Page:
The biggest challenge of outdoor hydro is dealing with the hot sun cooking your roots. If you're in Florida, I think your NFT would work ok in the winter, but you might have temperature problems with your roots in the summer. You could try burying the reservoir. I'm going to go with recirculating deep water culture for my greenhouse hydro lettuce, mostly due to fears about heat. It's the same idea, just with a larger mass of water to insulate the roots from the hot outside air.

    Bookmark   August 18, 2012 at 10:20PM
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rebelhead

the holes are only in one tube. its because its sewer pipe and came that way. it used as a lechate pipe in a septic system. i bought it at lowes because it was 6.98 for a 4", 10' stick. however my local hardware store had some without the holes for 7.90 so i bought that for the second.

    Bookmark   August 18, 2012 at 11:52PM
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grizzman

If you run drain pipe through the bottom of trough, regardless of bottom shape, use PVC glue. Apply it thick and let it set up and nothing will leak. I like to run a piece of coupling through (just slightly)and glue in place well. that way you can easily ad various heights of pvc to adjust how deep the water level is.

    Bookmark   August 19, 2012 at 9:05PM
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flogrow(9)

Thank you all for the replies. You are correct about the heat here in Florida that's why I was thinking of a continuous running system within a somewhat insulating pipe, but now I'm wondering if DWC/lettuce raft might be a better (and easier) way of growing leafy greens outside. OTOH, I might be able to grow more of a variety of things using the more sturdy PVC route�

" If you run drain pipe through the bottom of trough, regardless of bottom shape, use PVC glue. Apply it thick and let it set up and nothing will leak. I like to run a piece of coupling through (just slightly)and glue in place well. that way you can easily ad various heights of pvc to adjust how deep the water level is."

Could you post a picture of what that looks like? I'm trying to picture that as it sounds like what I was originally thinking, but I see a lot of people on YouTube using offset drains on the end pieces quite a bit as well. I'm just learning about hydroponics and find it kind of fascinating. Right now I'm using a small Hydrofarm ebb & flow system and am having good results indoors.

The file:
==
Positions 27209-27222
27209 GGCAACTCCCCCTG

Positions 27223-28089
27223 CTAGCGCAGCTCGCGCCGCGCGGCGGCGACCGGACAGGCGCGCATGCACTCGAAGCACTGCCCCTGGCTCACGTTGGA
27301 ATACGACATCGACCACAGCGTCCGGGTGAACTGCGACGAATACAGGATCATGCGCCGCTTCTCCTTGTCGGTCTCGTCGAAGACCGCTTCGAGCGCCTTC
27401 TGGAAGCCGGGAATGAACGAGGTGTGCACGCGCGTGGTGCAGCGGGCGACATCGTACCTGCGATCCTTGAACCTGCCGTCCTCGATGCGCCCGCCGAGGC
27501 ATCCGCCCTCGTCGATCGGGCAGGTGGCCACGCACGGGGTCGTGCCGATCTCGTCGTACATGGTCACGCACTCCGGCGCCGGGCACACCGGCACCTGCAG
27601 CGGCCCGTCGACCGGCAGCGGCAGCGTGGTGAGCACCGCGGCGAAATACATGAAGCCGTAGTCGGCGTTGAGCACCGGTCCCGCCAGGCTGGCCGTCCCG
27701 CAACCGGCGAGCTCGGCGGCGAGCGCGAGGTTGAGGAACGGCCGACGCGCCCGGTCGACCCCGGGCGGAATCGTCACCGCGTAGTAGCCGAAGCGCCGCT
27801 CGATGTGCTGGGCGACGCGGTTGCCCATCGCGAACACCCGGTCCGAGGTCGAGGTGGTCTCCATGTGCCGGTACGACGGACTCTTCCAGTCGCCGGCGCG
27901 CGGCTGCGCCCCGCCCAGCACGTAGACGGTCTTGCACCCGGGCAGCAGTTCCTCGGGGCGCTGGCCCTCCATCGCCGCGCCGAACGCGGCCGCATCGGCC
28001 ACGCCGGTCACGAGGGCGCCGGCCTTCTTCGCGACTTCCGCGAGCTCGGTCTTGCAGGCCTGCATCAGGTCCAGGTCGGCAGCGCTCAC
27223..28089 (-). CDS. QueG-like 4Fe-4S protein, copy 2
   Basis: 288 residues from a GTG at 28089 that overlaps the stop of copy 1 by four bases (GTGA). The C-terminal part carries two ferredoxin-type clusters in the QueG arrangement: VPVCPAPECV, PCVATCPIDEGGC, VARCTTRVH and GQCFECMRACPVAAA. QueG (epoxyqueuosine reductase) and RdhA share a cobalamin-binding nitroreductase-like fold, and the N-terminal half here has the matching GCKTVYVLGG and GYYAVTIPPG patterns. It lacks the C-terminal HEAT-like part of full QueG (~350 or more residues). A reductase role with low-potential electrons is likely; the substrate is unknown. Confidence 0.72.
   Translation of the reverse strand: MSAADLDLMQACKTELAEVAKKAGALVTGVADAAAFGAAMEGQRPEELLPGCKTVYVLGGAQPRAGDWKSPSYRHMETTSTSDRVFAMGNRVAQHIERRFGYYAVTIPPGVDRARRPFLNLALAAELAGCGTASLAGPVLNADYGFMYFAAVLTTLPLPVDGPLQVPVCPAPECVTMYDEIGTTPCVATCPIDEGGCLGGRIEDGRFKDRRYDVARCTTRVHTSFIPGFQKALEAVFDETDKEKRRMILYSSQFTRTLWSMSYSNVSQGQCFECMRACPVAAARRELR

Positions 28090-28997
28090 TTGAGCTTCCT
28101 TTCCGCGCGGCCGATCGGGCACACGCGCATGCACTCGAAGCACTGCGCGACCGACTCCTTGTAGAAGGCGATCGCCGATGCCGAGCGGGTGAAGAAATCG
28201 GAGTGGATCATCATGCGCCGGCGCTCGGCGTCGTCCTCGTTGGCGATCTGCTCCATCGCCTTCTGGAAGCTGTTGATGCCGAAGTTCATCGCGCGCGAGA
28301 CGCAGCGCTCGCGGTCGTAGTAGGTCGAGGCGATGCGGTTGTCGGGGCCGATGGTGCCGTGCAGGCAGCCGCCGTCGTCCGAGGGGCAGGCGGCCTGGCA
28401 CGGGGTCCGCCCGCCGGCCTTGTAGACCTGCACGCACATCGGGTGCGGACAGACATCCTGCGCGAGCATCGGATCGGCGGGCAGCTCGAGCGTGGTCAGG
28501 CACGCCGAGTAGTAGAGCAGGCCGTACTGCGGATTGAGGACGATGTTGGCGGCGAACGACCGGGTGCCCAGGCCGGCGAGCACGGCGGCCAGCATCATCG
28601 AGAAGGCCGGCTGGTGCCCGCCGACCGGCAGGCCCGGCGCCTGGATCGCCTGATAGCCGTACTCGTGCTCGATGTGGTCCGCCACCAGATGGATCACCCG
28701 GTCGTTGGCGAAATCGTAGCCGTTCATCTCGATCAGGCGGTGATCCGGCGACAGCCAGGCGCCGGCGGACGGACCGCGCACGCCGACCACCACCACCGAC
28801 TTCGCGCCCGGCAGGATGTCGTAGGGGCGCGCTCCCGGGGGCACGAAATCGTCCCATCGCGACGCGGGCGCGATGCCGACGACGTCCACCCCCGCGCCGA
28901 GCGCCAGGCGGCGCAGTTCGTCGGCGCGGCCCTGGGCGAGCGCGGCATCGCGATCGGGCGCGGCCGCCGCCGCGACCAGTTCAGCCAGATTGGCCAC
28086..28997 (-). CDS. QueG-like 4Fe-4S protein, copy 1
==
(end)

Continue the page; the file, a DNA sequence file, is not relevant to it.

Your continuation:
Bookmark   August 21, 2012 at 7:05PM
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grizzman

I don't have anything running like that at the moment. this picture is the same principle but just through a pvc gutter:

Here is a quick sketch to show what I'm talking about:

    Bookmark   August 21, 2012 at 10:52PM
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rebelhead

one more tip i learned the hard way. lol when drilling the holes in plastic with a holesaw, the teeth with grab hold of the plastic. i almost broke my wrist a couple of times. running the drill in reverse will prevent this. the pvc is easy to drill through in reverse.

    Bookmark   August 22, 2012 at 12:54AM
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grizzman

That's one heck of a drill you're using rebel. My little cordless drill doesn't have the torque to do that kind of damage. Though I have ruined various lids and tubs when the plastic is more brittle because of said teeth catching.

    Bookmark   August 22, 2012 at 7:30AM
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cole_robbie(6)

It looks like you have a coupling on the pipe where it goes through the drain hole. If you drilled a smaller hole, which the pipe could fit through, but not the coupling, and put the coupling inside the tube, the edge of the coupling would help to hold the drain pipe in place and make it stronger.

    Bookmark   August 22, 2012 at 10:19AM
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grizzman

yes, but then the minimum depth of water is the height of the coupling. In my sketch, you keep the top of the coupling as low was possible so you can, if you desire, keep the level of liquid in the pipe next to nothing. Or you can add different heights of pvc if you do want it to hold some volume.

    Bookmark   August 22, 2012 at 4:09PM
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cole_robbie(6)

oh, ok. I get it now. The bottom joint is glued but not the top joint. You could just swap out unglued pieces of pvc to change the water level.

What brand of PVC glue do you use? I have used JB Weld with success. I think everything sticks better if you wire-brush the surface first.

    Bookmark   August 22, 2012 at 11:08PM
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grizzman

I use the orange stuff for house plumbing. if too much leaks inside, I'll run a small bead of silicon around the inside edge for extra measure.
In low pressure systems, I typically don't glue any of the connections except in special situations (such as here where we're creating a unique detail)